This series on data security is commissioned by IBM. Read more about building a smarter planet on the IBM A Smarter Planet Blog.
Photo: James & Vilija
The year in data security ends amid one of the biggest international data-security scandals in recent memory and with lingering fears that a Stuxnet-like worm will suddenly take down the U.S. power grid.Wikileaks founder Julian Assange may be free on bail and electricity may flow unfettered through U.S. households for now, but repercussions from Cablegate, the possibility of a super-virus and other trends that made 2010 a banner year for security will continue into 2011.
Here’s a quick look ahead of what to expect in the new year.
Security administrators will put on their big boy pants, get over their fears about giving up their data to someone else and start putting heaps of data in the cloud. They'll have no choice; pressure to cut IT costs will continue in 2011, and trading on-premise software and hardware for the cloud is the easiest and quickest way to do it. This also means cloud providers will be under even more pressure to lock down cloud infrastructure.
The good news for the previous trend is this one: cloud providers and security vendors will get smarter about how to secure data in the cloud. Look for the former to improve how they partition the data of different customers and protect that data from the IT professionals -- ie, their own employees -- that oversee cloud infrastructure. Expect companies selling security products to release a new wave of cloud-specific security products as well.
Think security professionals will have learned their lesson from Cablegate? Think again.
Insider breaches will continue to plague organisations next year. While federal government security professionals figure over how to secure their domains from similar scenarios, businesses should reexamine their security to make sure no one in the organisation has access to sensitive information unless it's critical to their job.
While Big Brother measures don't need to be taken, it wouldn't hurt for companies to keep a healthy sense of scepticism when considering who to trust with the most critical data they own.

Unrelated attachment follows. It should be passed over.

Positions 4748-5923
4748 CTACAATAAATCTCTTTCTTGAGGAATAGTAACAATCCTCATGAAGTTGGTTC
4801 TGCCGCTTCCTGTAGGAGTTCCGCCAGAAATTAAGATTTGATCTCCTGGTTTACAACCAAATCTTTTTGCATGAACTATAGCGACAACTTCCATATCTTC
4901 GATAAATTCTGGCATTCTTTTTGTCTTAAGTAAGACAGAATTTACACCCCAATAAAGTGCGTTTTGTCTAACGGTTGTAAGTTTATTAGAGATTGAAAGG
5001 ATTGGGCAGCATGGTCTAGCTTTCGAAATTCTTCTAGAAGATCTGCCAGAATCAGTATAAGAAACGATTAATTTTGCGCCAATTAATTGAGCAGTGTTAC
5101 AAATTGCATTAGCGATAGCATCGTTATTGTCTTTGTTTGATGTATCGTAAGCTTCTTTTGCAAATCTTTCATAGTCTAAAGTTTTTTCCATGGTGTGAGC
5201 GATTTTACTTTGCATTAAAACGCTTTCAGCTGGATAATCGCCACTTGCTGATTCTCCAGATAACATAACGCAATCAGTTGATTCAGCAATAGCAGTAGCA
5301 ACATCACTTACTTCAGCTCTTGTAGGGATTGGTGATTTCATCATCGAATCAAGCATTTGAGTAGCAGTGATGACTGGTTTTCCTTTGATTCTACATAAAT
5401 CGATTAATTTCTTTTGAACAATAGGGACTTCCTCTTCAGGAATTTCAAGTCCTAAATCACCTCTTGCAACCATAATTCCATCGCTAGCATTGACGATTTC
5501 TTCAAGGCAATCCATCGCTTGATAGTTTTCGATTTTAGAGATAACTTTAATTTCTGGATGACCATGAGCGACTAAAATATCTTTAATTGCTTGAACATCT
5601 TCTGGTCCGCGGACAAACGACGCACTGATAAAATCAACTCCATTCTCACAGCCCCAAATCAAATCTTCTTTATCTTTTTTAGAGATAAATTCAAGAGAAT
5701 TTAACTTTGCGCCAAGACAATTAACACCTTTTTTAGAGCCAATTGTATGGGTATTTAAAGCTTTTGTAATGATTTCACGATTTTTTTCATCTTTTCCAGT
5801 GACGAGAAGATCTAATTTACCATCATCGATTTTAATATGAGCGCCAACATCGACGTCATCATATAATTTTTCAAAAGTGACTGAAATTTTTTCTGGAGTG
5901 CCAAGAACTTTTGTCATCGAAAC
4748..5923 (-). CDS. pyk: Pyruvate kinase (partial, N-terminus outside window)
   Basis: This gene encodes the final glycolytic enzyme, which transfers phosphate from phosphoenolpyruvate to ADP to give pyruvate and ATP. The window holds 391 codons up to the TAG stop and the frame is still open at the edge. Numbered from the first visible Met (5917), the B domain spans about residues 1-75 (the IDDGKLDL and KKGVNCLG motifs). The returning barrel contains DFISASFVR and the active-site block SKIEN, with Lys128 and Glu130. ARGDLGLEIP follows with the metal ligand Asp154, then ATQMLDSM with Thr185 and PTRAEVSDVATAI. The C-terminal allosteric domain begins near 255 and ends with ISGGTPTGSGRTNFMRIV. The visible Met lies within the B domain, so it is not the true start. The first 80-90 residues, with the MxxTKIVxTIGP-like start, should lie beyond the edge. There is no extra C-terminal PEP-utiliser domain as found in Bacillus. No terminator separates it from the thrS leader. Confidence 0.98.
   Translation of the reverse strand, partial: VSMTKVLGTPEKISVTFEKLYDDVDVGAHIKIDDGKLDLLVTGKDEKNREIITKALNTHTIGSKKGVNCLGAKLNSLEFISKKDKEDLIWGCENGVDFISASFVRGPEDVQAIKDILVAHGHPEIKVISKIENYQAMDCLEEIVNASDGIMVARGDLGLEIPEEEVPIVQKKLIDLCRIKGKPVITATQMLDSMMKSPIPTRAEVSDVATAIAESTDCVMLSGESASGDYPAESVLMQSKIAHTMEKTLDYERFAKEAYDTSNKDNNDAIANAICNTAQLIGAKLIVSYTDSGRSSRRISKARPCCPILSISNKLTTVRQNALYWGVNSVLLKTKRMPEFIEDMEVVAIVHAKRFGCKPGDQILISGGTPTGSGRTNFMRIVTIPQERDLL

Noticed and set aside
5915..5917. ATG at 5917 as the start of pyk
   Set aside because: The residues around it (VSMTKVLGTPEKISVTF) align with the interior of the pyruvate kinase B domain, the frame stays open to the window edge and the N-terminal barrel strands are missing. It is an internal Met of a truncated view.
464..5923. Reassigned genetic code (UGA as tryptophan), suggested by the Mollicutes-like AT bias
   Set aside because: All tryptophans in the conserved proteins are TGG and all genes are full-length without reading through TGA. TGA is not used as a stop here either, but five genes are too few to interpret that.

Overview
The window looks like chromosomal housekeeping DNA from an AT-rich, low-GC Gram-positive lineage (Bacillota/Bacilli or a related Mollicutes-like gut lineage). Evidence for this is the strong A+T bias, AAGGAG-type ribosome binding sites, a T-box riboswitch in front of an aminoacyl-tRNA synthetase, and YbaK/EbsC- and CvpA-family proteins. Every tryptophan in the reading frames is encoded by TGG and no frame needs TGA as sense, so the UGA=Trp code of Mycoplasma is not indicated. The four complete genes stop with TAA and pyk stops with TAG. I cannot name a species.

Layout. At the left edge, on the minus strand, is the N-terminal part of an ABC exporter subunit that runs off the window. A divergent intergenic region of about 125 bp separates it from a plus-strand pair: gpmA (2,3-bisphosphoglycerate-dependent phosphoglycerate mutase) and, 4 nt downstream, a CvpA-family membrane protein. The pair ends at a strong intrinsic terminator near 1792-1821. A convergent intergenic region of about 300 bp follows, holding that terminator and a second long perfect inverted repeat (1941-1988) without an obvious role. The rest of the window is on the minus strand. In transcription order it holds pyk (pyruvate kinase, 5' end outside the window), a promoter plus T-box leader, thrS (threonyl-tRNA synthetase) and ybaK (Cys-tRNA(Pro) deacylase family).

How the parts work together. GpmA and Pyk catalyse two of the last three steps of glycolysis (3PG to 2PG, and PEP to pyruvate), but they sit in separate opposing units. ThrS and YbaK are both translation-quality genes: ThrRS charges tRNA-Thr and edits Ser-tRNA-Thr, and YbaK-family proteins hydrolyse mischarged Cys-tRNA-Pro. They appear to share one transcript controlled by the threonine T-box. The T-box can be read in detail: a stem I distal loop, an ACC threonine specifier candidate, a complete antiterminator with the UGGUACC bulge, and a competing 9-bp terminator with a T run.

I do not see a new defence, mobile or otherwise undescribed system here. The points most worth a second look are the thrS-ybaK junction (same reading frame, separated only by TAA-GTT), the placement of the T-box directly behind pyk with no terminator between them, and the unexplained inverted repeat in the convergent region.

With more and more business workers using smartphones, tablets and other mobile devices to access e-mail and applications from company networks, attacks exploiting these devices to infiltrate the network will increase next year.
Security administrators will have to think outside the network and allow devices to access data and applications on a need-to-know basis. Limiting the resources that devices can access inside the firewall to shield as much data as possible from potential hackers, as well as other device-specific security steps will need to be taken to stave off attacks.
As if evil geniuses acting unilaterally to steal your data aren't enough to worry about, 2011 will see a surge in hacker attacks with big-name and big-money sponsors: foreign governments.
This won't come as a shock to the security community, but it's troubling nonetheless. Security researchers should keep a watchful gaze in particular on China, which federal officials believe is not-so-secretly using the Internet to spy on the U.S. government as well as top technology companies like Microsoft and Google. In fact, a government report revealed in November that China hijacked traffic from U.S. government and business websites for 18 minutes to divert it through servers in its own country. What they did with the information remains a mystery.
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